By Contributing Reporter

RIO DE JANEIRO, BRAZIL – Nearly a month after resigning from his legislative office and leaving the country under threat, former federal deputy Jean Wyllys is touring Europe giving talks on the political situation at home. He started in Berlin and claims to have already been invited to speak in Portugal, France, Sweden, and Canada.

"[Leaving the country] was an action for my life, but also a political message to the world," says Jean Wyllys.
“Leaving the country was an action for my life, but also a political message to the world,” says Jean Wyllys. (Photo internet reproduction)
“Not everyone is contaminated by the stupidity virus and the prejudice that has infected the new government of Brazil and some of the voters cheering for it,” he said last Monday, June 18th, just before lecturing at the Rosa Luxemburg Foundation, linked to the Die Linke, a left-wing German party.

“The current Minister of Justice intends to legalize and broaden the potential for people to be murdered. Behind it is an attempt to legalize the oppression against the political opposition to Bolsonaro’s government,” he said, according to Radio France Internationale (RFI).

In an interview with Folha de S.Paulo, Wyllys cast doubt on Sergio Moro’s commitment, while the Federal Police is under his jurisdiction, to investigate the denunciations of threats made against him. “I don’t trust his willingness to get to the bottom of this, because I am convinced that, in the depths of this sewer, there are people connected to the family who invited him to be Minister of Justice.”

Closely linked to the LGBT cause, Wyllys was one of the best known left-wing faces in federal congress, and is now somewhat bewildered by the rise in conservativism that came with the president’s inauguration.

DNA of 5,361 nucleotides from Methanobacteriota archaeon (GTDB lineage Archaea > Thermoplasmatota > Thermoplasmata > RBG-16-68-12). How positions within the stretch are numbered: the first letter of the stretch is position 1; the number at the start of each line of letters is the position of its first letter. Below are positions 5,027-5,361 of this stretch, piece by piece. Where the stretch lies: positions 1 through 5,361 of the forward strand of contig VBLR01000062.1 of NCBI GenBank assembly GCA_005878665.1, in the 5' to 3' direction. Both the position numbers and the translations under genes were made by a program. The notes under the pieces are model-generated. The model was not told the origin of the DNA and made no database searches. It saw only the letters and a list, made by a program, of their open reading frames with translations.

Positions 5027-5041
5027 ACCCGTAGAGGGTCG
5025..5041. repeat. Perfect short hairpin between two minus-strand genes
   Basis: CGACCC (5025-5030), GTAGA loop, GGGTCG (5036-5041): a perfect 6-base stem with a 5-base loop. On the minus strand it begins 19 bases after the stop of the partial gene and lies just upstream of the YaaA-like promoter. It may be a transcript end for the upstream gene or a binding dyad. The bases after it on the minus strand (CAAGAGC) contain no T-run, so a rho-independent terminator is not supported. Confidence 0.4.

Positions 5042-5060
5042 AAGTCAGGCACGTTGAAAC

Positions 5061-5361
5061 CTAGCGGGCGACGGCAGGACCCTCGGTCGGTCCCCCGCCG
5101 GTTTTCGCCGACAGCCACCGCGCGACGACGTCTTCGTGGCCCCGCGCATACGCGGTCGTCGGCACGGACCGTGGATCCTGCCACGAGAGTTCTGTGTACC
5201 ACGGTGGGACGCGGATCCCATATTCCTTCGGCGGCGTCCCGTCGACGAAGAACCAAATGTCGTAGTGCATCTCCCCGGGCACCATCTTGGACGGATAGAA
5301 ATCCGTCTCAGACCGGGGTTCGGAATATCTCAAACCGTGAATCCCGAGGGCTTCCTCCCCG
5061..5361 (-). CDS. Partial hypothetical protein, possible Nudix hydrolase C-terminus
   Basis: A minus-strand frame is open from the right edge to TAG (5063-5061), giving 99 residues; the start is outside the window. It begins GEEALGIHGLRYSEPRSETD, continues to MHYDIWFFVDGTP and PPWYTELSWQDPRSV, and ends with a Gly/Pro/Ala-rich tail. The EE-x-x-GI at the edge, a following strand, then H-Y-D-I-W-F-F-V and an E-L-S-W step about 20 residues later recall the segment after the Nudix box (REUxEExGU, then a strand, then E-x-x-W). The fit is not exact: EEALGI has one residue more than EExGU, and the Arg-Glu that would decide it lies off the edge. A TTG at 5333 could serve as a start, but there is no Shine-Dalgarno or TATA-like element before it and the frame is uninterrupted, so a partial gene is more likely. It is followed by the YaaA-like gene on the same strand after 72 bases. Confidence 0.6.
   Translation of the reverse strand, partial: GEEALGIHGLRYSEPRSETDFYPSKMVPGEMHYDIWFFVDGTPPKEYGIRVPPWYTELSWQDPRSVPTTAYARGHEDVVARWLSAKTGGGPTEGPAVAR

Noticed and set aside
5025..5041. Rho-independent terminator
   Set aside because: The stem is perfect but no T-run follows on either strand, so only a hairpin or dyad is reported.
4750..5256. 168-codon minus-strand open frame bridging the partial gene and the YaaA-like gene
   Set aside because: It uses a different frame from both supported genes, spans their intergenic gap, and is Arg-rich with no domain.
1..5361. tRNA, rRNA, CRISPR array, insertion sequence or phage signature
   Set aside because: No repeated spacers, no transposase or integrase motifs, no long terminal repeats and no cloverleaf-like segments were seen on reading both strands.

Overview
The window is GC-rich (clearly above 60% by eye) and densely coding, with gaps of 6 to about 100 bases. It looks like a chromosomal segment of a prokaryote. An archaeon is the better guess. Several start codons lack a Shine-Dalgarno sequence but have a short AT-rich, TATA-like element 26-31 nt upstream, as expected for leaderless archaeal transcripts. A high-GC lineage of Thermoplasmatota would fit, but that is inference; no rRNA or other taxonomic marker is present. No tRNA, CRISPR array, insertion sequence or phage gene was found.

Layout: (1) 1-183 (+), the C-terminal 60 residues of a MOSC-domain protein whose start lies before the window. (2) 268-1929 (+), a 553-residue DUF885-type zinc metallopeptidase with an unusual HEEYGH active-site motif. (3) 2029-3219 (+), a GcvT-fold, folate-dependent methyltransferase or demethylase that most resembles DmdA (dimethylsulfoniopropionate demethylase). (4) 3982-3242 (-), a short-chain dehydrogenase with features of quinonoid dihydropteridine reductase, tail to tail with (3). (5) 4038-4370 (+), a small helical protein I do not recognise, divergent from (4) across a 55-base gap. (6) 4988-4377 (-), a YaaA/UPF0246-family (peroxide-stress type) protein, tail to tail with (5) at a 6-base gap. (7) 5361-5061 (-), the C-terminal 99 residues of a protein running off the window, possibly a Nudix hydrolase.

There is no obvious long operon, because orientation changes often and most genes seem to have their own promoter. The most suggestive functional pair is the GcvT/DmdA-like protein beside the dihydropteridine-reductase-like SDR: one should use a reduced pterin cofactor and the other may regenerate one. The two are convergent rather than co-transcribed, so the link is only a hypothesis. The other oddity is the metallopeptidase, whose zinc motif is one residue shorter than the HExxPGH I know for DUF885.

“The leftists are still stunned by the absurd result of the elections. They are in a process of agreeing and designing strategies,” he says. “The leftists must set aside their differences and unite in a common project against this horror.”

“Leaving the country was an action for my life, but also a political message to the world,” he says. He further claims to have had enough of “the blatant bias” of the judiciary, the federal prosecutor and the press, “who have forgotten their role in upholding democracy and have empowered political illiterates.”

According to him, the French government offered him political asylum, but he chose not to accept it because it would take too long and because he believes that there are others in need of it. Alternatively, he will seek a student or researcher visa in Germany. It is through intellectual and literary activities that he hopes to oppose Bolsonaro’s government.


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